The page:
Speaking of which, while the broken AI adds no end to the frustration you’ll have with this game, the things that are actually missing altogether are equally disappointing. Gone are the Chasebreakers from previous this-gen NFS titles: no exploding gas stations or giant donuts to cinematically crush your pursuers. Gone are all the things that made Burnout Paradise’s multiplayer freeroam so much fun. Although you can freely drive around Seacrest Country, there’s no reason whatsoever to do so; no hidden collectibles, no freeroam challenges, nothing. Seems like a major oversight, as is the lack of instant replays. F1 2010 allows replays over an hour long, yet Need For Speed can’t even manage playback of five-minute races?

The only instant replays will be the ones of a rival or pursuing officer crashing by your hand. This is similar to the Takedown cam in Burnout, but there’s no option to disable it, leading to another source of frustration. While you can use the crash cam to skip through road blocks and other hazards unscathed with precision timing and a bit of trickery, more often than not you’ll be propelled into oncoming traffic or another crash-inducing object that you can’t avoid because the game took over control at the worst possible time. It’s literally like someone grabbed the controller out of your hands and then gave it back just as you’re about to T-bone a wall. Why does Criterion hate fun? Yes, there’s a car crashing. Awesome. We don’t need to see it in super-slow motion every single time!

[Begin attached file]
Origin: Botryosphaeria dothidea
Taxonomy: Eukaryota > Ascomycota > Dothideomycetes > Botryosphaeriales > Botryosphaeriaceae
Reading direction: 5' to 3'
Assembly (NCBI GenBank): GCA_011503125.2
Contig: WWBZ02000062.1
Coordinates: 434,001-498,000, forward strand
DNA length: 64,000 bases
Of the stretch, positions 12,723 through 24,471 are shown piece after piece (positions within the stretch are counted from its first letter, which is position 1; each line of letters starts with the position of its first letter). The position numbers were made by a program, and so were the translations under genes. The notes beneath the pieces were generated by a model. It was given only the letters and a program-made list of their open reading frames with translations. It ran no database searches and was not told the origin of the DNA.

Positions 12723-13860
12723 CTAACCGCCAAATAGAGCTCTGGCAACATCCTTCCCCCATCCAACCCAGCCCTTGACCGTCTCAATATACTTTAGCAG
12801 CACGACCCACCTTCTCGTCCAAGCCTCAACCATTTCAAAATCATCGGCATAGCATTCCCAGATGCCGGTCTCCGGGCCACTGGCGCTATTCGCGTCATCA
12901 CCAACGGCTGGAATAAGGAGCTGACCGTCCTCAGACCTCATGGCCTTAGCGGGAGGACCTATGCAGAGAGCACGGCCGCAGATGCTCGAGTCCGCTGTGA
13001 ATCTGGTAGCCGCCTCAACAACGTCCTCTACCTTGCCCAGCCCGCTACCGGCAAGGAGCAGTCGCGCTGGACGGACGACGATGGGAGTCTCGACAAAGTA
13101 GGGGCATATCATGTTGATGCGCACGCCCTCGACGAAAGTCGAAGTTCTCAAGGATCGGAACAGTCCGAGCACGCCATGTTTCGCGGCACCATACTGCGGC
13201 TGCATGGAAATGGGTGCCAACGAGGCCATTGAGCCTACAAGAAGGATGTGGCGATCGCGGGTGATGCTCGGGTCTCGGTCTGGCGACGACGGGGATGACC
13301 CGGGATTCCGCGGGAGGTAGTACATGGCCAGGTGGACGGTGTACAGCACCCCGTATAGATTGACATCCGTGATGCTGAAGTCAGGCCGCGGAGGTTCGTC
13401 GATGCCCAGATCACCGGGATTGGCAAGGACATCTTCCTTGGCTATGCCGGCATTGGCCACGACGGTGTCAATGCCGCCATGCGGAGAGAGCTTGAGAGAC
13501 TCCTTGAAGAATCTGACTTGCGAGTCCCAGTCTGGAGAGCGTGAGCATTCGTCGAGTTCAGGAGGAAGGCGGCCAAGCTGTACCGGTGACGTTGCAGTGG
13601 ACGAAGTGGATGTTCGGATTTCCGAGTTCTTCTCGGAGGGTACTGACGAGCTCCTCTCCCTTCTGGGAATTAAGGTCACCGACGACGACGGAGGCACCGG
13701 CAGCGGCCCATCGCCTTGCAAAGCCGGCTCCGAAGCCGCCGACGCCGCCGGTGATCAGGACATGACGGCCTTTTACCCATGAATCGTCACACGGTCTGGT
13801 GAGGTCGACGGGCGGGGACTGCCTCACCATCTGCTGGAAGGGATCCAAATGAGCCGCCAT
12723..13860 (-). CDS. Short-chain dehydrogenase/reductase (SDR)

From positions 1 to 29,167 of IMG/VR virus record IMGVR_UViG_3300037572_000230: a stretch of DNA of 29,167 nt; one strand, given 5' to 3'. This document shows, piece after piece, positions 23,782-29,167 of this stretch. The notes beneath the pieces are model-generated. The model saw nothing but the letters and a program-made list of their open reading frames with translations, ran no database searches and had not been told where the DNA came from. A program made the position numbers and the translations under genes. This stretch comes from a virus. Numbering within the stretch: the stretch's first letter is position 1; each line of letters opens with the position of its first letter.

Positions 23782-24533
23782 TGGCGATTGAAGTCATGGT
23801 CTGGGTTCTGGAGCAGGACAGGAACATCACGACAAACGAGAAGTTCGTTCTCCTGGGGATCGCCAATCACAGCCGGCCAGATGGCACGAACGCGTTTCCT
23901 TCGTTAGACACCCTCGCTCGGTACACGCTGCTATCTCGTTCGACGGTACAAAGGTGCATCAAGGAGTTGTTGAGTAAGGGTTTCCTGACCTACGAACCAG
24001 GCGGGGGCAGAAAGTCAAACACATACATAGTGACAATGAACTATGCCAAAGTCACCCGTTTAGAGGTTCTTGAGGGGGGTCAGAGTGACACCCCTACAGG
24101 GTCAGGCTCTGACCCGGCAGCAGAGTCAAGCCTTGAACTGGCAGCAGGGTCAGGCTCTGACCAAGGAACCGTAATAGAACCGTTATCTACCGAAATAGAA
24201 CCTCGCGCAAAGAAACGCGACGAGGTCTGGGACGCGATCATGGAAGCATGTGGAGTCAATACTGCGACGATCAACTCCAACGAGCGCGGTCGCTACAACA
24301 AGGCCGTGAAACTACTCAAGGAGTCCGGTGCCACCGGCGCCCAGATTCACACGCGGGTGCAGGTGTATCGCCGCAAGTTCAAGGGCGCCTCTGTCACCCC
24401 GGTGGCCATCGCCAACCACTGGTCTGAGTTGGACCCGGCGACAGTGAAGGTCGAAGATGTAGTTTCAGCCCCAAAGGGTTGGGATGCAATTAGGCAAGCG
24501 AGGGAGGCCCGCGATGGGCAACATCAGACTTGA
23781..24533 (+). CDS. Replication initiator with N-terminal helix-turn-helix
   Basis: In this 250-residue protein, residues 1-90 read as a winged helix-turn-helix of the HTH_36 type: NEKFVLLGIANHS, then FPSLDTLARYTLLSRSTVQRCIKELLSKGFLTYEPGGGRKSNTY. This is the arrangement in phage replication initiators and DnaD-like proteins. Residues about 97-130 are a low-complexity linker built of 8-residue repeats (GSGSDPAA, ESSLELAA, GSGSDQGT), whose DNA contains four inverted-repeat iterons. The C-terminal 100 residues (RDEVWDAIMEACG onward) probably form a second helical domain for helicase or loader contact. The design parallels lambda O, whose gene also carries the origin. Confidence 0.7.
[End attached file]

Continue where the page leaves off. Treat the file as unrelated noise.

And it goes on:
When you’ve had enough of the single-player cheating you out of wins and achievements, you can try your luck online against other players. Races, duels, and Hot Pursuits are all available, and can be quite a bit of fun with the right crowd. Best of all, you unlock points for multiplayer races that will reward you with single-player vehicles and ranks, so your time is not wasted even if you don’t place. Just be careful of randoms, since even when they’re on your team everyone seems to want to ram you.